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REVIEWS

 

Iggy Pop: Avenue B (Virgin America)  
New Music Express  nme.com

     He plays a decent round of golf these days, but there's part of Iggy Pop's heart that is forever putrid. The self-mocking manner and the wolfman smirk have allowed him to appear harmless - the Jack Nicholson of rock. But 'Avenue B' dispenses with many of the old ploys and lays a different character before us.

     The precedents for this record would be Lou Reed's 'Magic And Loss,' Nick Cave's 'The Boatman's Call,' and before that, Sinatra's 'Only The Lonely.' It's about a guy singing his September songs, feeling the pinch of mortality, losing girls and sundry pals while feeling sorely jaded.

     So, in 'Motorcycles', Iggy doesn't even get a look in with the fabulously attractive subject. She's brushing him off, causing the singer to muse: "She's a motorcycle that I can't ride/ She's a precious jewel that I can't buy,' as his spirits plummet and he vows to give up on the romance business.

     Yet on 'Long Distance,' he's dialing up a lover half his age, realising that he's only trying to erase the hurt of a previous rejection. As with many of the songs, the tone is non-judgmental. It's like hearing a confession from the psychiatrist's couch, raw, rambling and unpretty.

     That's certainly the gist of 'Corruption' and 'She Called Me Daddy.' The latter song plots a break-up with awful, forensic style. "I was always ashamed because she read Cosmopolitan", Iggy notes, as his subject is indexed and catalogued, no longer considered a living issue.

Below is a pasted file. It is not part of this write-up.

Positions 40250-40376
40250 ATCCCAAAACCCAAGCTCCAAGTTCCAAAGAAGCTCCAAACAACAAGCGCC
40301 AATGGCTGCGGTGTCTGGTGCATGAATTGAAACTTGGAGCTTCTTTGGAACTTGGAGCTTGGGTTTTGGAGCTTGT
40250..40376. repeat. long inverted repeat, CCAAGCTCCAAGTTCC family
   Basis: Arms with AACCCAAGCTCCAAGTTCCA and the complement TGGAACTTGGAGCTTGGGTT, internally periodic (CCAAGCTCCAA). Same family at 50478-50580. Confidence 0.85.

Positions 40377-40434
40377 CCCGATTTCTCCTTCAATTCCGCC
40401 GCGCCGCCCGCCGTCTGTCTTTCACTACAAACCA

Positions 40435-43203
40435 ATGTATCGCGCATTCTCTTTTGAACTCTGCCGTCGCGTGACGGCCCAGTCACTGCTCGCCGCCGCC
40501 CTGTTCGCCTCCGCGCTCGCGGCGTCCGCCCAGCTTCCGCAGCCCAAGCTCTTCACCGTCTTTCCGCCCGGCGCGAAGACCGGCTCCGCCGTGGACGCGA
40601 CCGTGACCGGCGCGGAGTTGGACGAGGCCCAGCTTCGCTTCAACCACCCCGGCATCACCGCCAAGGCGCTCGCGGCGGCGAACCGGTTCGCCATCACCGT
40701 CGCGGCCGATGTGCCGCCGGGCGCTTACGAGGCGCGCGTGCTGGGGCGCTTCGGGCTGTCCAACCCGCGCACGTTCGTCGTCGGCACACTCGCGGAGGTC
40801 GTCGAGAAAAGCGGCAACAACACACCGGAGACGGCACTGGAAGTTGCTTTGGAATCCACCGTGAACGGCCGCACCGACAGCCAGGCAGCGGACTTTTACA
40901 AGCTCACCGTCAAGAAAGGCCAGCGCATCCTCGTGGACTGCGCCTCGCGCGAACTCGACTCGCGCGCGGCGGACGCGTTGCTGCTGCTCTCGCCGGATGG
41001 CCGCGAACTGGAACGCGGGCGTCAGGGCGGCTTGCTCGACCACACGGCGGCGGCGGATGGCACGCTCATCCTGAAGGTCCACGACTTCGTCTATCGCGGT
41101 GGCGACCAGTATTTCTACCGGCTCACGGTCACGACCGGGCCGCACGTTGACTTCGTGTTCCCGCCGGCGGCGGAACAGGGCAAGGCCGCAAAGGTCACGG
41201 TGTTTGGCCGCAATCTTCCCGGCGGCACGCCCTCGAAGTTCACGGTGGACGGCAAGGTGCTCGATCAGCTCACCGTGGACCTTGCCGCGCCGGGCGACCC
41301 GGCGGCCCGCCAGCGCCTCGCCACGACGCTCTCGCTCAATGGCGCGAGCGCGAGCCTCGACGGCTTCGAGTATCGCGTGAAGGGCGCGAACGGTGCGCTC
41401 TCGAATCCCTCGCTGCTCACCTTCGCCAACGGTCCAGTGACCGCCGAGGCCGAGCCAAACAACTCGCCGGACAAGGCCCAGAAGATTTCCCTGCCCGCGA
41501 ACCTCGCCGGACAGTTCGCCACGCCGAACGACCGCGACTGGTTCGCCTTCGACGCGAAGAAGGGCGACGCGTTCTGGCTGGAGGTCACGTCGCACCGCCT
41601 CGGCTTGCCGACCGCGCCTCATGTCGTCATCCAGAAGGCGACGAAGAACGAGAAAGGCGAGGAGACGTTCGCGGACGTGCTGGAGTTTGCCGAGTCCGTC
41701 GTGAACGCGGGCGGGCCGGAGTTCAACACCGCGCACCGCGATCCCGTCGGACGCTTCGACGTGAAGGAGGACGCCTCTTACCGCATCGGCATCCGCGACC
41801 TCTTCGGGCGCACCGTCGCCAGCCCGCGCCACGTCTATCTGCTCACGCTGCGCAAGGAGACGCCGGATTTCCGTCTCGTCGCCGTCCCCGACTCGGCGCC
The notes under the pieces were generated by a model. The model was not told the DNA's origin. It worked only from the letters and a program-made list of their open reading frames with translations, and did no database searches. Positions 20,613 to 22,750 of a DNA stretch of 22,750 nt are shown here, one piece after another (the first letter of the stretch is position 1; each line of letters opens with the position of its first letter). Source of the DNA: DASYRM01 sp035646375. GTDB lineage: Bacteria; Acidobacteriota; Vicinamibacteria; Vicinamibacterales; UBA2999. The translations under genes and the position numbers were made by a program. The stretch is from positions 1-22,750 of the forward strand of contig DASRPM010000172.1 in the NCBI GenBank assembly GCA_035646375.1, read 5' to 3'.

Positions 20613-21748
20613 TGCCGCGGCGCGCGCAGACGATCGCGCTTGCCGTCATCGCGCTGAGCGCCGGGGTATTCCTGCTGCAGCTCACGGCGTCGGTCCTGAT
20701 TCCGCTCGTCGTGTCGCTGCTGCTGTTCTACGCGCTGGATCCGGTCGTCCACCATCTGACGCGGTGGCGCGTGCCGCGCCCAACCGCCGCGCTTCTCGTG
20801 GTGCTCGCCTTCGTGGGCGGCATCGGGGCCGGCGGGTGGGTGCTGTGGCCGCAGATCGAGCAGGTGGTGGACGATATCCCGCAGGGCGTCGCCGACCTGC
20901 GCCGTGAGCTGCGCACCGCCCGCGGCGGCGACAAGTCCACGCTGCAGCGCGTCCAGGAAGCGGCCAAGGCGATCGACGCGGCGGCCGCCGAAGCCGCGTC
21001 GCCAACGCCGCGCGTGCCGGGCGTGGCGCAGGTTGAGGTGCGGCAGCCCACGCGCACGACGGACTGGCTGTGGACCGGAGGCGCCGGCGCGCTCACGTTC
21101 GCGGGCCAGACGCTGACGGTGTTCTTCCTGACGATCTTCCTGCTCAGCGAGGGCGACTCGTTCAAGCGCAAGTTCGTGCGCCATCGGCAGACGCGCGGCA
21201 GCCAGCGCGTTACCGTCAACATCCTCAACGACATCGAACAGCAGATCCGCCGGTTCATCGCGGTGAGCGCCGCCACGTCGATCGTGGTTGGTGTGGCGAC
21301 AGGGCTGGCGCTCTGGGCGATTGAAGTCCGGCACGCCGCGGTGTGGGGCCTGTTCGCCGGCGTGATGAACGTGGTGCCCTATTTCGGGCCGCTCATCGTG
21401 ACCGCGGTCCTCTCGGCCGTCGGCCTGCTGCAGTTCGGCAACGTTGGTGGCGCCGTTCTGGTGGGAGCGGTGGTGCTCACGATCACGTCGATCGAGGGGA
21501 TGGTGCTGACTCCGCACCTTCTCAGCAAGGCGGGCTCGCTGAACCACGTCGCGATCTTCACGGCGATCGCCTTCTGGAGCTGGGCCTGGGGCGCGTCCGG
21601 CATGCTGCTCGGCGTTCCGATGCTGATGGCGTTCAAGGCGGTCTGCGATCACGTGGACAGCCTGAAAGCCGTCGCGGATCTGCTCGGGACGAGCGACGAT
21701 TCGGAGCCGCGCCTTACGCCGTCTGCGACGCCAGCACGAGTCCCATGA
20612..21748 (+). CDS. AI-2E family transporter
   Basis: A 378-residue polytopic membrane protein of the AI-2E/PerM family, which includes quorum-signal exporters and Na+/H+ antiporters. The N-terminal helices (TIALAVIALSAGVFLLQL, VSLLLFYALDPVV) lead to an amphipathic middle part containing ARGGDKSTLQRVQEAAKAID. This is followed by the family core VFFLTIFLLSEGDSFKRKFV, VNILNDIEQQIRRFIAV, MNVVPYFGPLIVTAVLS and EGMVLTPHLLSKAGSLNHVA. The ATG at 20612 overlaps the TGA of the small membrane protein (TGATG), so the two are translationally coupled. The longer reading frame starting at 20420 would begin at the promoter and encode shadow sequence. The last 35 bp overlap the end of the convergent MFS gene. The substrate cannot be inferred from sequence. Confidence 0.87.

'     Nazi Girlfriend' is relayed in a dispassionate manner: thoughts from a guy that can't even excite himself with this nasty stuff. By the end of the LP, you're feeling that no human can sustain all this scummy outpouring and sure enough, he delivers 'Facade,' which reaches out for some kind of atonement. You hope.

     Appropriately, the musical settings are mainly bare. Even when he tackles the gut-bucket classic 'Shakin' All Over', Iggy makes the affair sound wretched and unwanted, a sure cousin to Primal Scream's 'Vanishing Point.' If 'Avenue B' was a book, it might be something by Henry James. If it was a film set, it would be in Venice. At night. With Dirk Bogarde in the lead role as the super-creepy seducer. As it stands, it's a remarkable piece of rock'n'roll from someone who admits, "I can piss on a grave while welcoming guests."

      It's hardly the record you expected him to make, but then that's no problem when the art is so overpowering. Like an expensive cheese, Iggy's getting more pungent over the years.

7/10/99 Stuart Bailie

 

Entertainment Weekly (9/24/99, p.147) - "...obviously going through a midlife crisis. Once you get over the shock of hearing these bruised lullabies, you may warm to the tasteful, thought-provoking songcraft." - Rating: B-

Q (10/99, p.128) - 3 stars out of 5 - "...stripped-down affair with The Detroit Demon pondering at length on his own mortality and corruption....seems to indicate this is less a cry for help than an artful musings of a horny old man."

Alternative Press (11/99, p.116) - 4 out of 5 - "...you can never write off Iggy Pop....AVENUE B is 'classic' Iggy..."

The Wire (9/99, p.48) - "...fascinating....it's so honest, it's more painful, even....Iggy reurrects the stilted, vaguely hammy croon...on songs that anatomise his history, relationships and...showbiz persona....It is Iggy's painfully delayed rites of passage."

Mojo (Publisher) (1/00, p.30) - Ranked #27 in Mojo Magazine's "Best of 1999"

Mojo (Publisher) (10/99, p.92) - "...here we have Iggy the poet-crooner: cerebral, but fiercely physical; pensive, older, a lot more worn at the edges, but f**king and fighting like a champ....This is an audacious, moving record..."

 

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Avenue B tour dates

Avenue B interview:
"The Sensitve Scumbag"

The Washington Post

Rolling Stone review

AMG review